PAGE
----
Elegance and adrenaline: An amateur boxer awaits her first bout
There are two types of amateur boxers, says Friday Night Fights Gym proprietor Mike Tata. There are thrill seekers and those with professional ambitions. Kim Vu-Dinh counts herself comfortably in the former category, but it’s not for lack of commitment.
“I’ve turned into this insane workout junkie, and it’s all to be able to work the bag,” she says. “It’s all to be able to punch and not get tired.”
Vu-Dinh has trained, on and off, for two years. She followed the gym from its original location on Freret Street to O.C. Haley Boulevard, where she spends four days a week going through excruciating repetitions on the speed bag, the weights and the concrete floor.
With a red bandana wrapped around her glossy knot of hair, Vu-Dinh jumps and shifts her welterweight frame around a bag almost as tall as she is. She throws the same awkward combination of punches over and over until it feels natural. She speaks of boxing like the sport is some sort of wildebeest – artful if you look at it the right way, and dangerous only if you don’t respect it.
“I used to not be able to watch it because I thought it was violent, but it’s two consenting people who have decided to punch each other,” she says. “There’s something really cool about that. Like, there are rules that they’ve decided to follow, and they decided to just punch each other. There’s a certain kind of elegance, I think.”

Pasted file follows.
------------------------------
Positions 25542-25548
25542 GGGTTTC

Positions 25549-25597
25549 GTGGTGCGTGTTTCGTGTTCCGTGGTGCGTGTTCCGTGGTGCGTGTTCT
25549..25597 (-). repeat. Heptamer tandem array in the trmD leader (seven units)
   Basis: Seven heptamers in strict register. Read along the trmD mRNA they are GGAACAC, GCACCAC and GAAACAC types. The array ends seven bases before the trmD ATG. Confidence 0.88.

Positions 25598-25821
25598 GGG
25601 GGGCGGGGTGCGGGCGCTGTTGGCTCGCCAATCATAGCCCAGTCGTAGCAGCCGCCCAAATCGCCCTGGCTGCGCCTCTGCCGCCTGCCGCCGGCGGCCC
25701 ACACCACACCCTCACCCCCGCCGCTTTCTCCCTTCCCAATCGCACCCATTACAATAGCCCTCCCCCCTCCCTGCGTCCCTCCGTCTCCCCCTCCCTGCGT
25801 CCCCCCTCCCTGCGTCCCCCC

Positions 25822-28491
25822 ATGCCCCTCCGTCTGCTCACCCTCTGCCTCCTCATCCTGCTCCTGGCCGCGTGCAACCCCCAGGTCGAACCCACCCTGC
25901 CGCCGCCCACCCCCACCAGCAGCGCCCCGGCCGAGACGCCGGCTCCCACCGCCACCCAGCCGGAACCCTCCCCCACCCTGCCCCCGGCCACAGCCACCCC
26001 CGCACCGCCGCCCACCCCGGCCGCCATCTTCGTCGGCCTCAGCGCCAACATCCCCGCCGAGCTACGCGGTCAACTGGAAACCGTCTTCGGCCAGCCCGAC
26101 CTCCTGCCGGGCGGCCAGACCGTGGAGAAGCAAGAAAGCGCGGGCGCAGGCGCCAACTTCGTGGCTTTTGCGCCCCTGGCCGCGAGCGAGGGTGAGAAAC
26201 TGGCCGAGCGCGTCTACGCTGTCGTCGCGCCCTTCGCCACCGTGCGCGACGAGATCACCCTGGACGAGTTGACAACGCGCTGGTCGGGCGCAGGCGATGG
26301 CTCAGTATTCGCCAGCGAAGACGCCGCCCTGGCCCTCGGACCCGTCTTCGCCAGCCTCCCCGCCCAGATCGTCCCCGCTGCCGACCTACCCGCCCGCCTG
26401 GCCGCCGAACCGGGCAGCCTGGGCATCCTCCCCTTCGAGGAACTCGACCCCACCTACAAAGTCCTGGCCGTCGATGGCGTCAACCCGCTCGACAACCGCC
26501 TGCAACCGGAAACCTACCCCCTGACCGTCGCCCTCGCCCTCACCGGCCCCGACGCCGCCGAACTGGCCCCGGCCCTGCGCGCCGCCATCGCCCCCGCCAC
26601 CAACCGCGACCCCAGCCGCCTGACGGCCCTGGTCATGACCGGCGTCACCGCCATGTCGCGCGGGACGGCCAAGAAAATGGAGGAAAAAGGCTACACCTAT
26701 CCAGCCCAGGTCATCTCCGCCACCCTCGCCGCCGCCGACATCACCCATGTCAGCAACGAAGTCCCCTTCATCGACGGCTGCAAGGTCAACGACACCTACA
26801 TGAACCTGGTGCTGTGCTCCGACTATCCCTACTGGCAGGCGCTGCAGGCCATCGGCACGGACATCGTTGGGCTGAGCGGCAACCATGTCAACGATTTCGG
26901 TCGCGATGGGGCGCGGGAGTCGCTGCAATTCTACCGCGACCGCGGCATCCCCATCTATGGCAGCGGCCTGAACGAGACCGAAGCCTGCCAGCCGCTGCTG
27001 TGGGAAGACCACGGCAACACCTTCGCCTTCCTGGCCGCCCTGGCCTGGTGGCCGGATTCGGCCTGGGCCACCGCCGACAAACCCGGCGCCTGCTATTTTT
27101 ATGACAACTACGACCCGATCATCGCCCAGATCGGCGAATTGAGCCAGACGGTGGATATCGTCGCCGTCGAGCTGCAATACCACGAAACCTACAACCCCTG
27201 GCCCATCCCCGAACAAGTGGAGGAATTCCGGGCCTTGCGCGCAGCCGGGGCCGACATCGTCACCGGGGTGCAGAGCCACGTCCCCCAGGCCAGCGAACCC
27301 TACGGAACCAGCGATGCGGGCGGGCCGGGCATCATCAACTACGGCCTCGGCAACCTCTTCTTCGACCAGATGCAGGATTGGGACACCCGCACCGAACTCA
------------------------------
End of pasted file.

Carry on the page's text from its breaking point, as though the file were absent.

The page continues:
Somehow, with her earbuds in, she can tune out the Def Leppard playing throughout the gym but still hear the bell. It rings every three minutes, conducting her routine, cueing her to switch from one punishing rep to another. She wants to get in the ring. That’s what all of this work is for, after all. But, as a female in her 30s in a town without a major boxing scene, it can be difficult to find a partner for a sanctioned match.
And then there’s plain old bad luck. The gym is famous for its monthly Friday bouts, on hiatus while Tata works through permitting issues at the new location. After scheduling and rescheduling, it appears certain that the fights will relaunch this weekend at the old location at the corner of Freret Street and Napoleon Avenue. (Wear a banana hammock or a “complete bikini” for free admission!) But by the time a date was nailed down, Vu-Dinh had already bought a plane ticket to visit her family.
It may have been her family who first planted the seed of her interest in fighting. Vu-Dinh and her dad watched kung fu movies together when she was a kid. Or maybe it was Manny Pacquiao, her boxing hero. She admires the way he hopped effortlessly all over the different weight divisions, snapping up world titles. She works to emulate the control and strength of the Philipino superstar boxing champion, television crooner and politician.